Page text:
NBA / Oct 26, 2012 / 3:00 pm

Why A Huge NBA Draft Bust’s New Role Is Better Than You Think

Eddy Curry

Eddy Curry

Eddy Curry wasn’t good enough to be San Antonio’s 15th man, but he will start tonight for his new team, Dallas, in its preseason finale. There’s a good chance when the Mavericks face the Lakers in the season opener on Oct. 30 — exactly one day before the 11th anniversary of his NBA debut — he could start opposite Dwight Howard. If it’s startling to realize Curry could be even a spot NBA starter until Chris Kaman and Brandan Wright return to the Mavericks’ lineup from injury, there are 10 seasons of underwhelming performances to act as evidence. Is it time, however, to realize that Curry may be the man for the (small) job in Dallas?

It’s tempting, but it’s not enough to set the bar so low that barely a hop should wow us when it comes to Curry’s development. Now 29, the former fourth pick is such a draft bust you get the feeling even Adam Morrison gawks at Curry’s bungled career like someone driving around a car crash. On a different day we could debate what constitutes a revival for a former draft bust such as Darko Milicic, Morrison or Curry; what accomplishment is needed to start calling a player serviceable? Is it a maturing leadership role such as the one Keyon Dooling grew into in Boston and Orlando, or could it happen from just hanging around long enough and not giving up, like Kwame Brown?

Instead, we know this in the moment, so it bears discussion rather than Curry’s “legacy” right now: Any role he will play will be small with Mavs’ frontcourt players injured, and it could grow even smaller once they return, but he’s still a good candidate for the job — not simply the only one. This is no dream scenario for GM Donnie Nelson to plug in a player who hasn’t learned any bit of the Mavericks’ system until five days before the regular-season opener, and yet, to dismiss Curry as the worst possible solution isn’t exactly looking at his results in head-to-head matchups against opponents, either. How about looking at what we know he’s done against opponents he could face in the season’s first weeks.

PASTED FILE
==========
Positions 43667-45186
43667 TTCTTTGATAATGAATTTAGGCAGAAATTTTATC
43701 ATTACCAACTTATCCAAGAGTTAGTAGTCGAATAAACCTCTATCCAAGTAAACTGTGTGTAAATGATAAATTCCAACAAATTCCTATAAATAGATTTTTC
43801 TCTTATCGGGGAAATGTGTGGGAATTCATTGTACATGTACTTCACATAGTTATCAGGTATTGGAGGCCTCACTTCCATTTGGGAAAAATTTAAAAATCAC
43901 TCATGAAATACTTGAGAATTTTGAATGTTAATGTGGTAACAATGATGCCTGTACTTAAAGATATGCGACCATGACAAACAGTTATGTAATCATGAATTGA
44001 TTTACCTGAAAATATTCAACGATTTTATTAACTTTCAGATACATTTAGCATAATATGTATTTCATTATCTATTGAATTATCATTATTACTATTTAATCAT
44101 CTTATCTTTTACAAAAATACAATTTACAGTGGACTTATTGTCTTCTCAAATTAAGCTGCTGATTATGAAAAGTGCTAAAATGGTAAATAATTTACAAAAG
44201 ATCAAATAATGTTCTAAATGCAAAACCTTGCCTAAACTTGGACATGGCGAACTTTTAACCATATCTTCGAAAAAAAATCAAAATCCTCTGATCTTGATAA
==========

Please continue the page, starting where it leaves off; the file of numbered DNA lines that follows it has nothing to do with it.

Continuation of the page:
Against Dwight Howard and the Lakers on Oct. 30:

Against Al Jefferson and the Jazz on Oct. 31:

Against Brendan Haywood and the Bobcats on Nov. 3:

Against LaMarcus Aldridge and the Trail Blazers on Nov. 5:

Against rookie Jonas Valanciunas and Andrea Bargnani and the Raptors on Nov. 7:

Against old friend Tyson Chandler and the Knicks on Nov. 9:

In all those matchups he either is close to matching or exceeds his opponents. There are caveats galore here, from who he could actually guard to the smaller sample sizes. And yet, most of those results came in his lean years, and by lean I mean the years he actually ballooned in weight and becoming more of a literal anchor on his team’s roster day by day. Coming off what was reported to be a productive camp in San Antonio, he could be beneficial to rebound and put back buckets on offensive boards. Will he stick in Dallas beyond the return of Rick Carlisle’s starters? That’s up for debate. He’s shown that in stretches he can hang with the players he’ll be facing in the first weeks, and if that’s all Dallas needs of him, for once he might just be the man for the job.

H/t Basketball Reference for stats

What do you think?

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